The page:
Potomac Tower (center), and Waterview (right), designed by Pei Cobb Freed & Partners

Rosslyn is a transportation hub for the subway and highway systems. It contains the intersection of U.S. Route 29 (Frances Scott Key Bridge and Lee Highway), Virginia State Route 110 (Jefferson Davis Highway), the George Washington Memorial Parkway, and I-66 (Custis Memorial Parkway). U.S. Route 50 (Arlington Boulevard) connects with all of these routes in and near Rosslyn.[citation needed] Washington Metro's Blue and Orange Lines service the Rosslyn Metro station.[31]

There are 14 Metrobus lines to the urban village. There is a shuttle run by Georgetown University.[32] A DC Circulator route connects Rosslyn with Georgetown and Dupont Circle in Washington, D.C.[33] There are 2 private bus companies that provide service between the Rosslyn Metro Station and New York City. Vamoose Bus provides daily service from 1801 N Lynn Street in Rosslyn to Penn Station/Madison Square Garden in Midtown Manhattan in New York City. Tripper Bus provides daily service from 1901 N. Moore Street to the Macy's flagship store on 34th Street in New York City.[34]

Trails[edit]

Multiple cycling and pedestrian trails are present in Rosslyn, connecting Northern Virginia and Washington, D.C. The paved Custis Trail travels through Rosslyn along Interstate 66. By traveling southeast on the Custis Trail and crossing the George Washington Memorial Parkway, one can reach the paved Mount Vernon Trail, which travels downstream on the Virginia side of the Potomac River to Alexandria and Mount Vernon, as well as the unpaved Potomac Heritage Trail, which travels upstream near the riverbank to the Capital Beltway. By heading west along the Custis Trail, one can reach the Washington and Old Dominion Railroad Trail, which travels for 45 miles (72 km) through Northern Virginia. One can also cross the Francis Scott Key Bridge at the end of Lynn Street and pick up the unpaved C&O Canal towpath or the paved Capital Crescent Trail in Washington. By heading south on North Lynn Street, one can cross over U.S. Route 50 and travel through the grounds of the Marine Corps War Memorial to reach a paved trail that travels along the wall of Arlington National Cemetery to Memorial Drive. A sidewalk and paved path along the Drive connects in Lady Bird Johnson Park on Columbia Island to the Mount Vernon Trail and to the wide sidewalk of the Arlington Memorial Bridge, which crosses the Potomac into Washington.[citation needed]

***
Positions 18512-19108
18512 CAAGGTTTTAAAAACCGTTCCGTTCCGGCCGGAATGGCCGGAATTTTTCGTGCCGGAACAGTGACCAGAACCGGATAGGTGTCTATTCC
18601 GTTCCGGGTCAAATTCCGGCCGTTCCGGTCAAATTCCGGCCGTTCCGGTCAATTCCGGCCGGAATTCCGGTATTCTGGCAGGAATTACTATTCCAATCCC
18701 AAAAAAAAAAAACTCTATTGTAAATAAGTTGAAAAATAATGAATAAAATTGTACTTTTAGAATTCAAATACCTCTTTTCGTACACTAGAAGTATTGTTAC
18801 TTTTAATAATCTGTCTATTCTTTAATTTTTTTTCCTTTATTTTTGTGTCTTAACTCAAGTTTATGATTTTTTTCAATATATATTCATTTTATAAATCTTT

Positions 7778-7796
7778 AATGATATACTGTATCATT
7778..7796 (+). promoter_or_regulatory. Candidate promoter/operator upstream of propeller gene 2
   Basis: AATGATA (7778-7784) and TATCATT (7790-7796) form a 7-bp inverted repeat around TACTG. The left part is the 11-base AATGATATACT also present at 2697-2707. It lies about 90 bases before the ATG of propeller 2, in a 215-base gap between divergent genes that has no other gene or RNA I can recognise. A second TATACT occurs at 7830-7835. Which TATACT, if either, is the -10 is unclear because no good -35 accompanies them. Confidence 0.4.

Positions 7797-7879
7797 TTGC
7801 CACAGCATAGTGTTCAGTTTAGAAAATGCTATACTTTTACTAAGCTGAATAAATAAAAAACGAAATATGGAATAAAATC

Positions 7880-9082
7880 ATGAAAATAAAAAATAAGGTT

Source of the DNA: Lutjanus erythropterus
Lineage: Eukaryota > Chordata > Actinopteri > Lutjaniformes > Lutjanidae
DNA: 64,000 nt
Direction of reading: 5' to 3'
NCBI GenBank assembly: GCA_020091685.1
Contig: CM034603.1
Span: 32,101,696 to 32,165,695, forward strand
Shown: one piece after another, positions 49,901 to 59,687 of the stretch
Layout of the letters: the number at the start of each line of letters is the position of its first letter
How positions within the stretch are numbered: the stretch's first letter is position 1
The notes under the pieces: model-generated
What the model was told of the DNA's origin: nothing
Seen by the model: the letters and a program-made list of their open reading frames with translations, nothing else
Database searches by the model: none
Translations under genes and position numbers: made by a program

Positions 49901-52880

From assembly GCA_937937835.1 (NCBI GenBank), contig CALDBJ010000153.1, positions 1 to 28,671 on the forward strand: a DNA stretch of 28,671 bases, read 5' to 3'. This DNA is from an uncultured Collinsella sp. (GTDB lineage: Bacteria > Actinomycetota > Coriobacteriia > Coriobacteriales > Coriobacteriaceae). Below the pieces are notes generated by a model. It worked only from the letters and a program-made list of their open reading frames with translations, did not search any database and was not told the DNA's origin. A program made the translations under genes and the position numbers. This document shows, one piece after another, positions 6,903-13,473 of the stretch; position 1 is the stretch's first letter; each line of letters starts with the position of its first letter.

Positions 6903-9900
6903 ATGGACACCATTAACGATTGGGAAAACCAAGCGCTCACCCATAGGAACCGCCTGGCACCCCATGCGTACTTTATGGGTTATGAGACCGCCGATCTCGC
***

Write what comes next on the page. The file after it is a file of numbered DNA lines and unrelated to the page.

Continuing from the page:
In popular culture[edit]

The following media feature Rosslyn in some way, usually by showing its distinctive skyline.

Movies[edit]

Television[edit]

Music[edit]

References[edit]

  1. ^ Rosslyn. Plaque posted in Gateway Park, Arlington, Virginia. County of Arlington.
  2. ^ Templeman, Eleanor Lee (1959). Arlington Heritage. p. 76. 
  3. ^ King, Samuel M. Caggiula with Beverley Brackett ; original photography by Gilbert (2008). City in time.. New York: Sterling Pub. Co. pp. 118–119. ISBN 1-4027-3609-6. Retrieved 28 February 2011. 
  4. ^ "Rosslyn Multimodal Transportation Plan". Arlington County. March 2008. Retrieved 8 August 2011.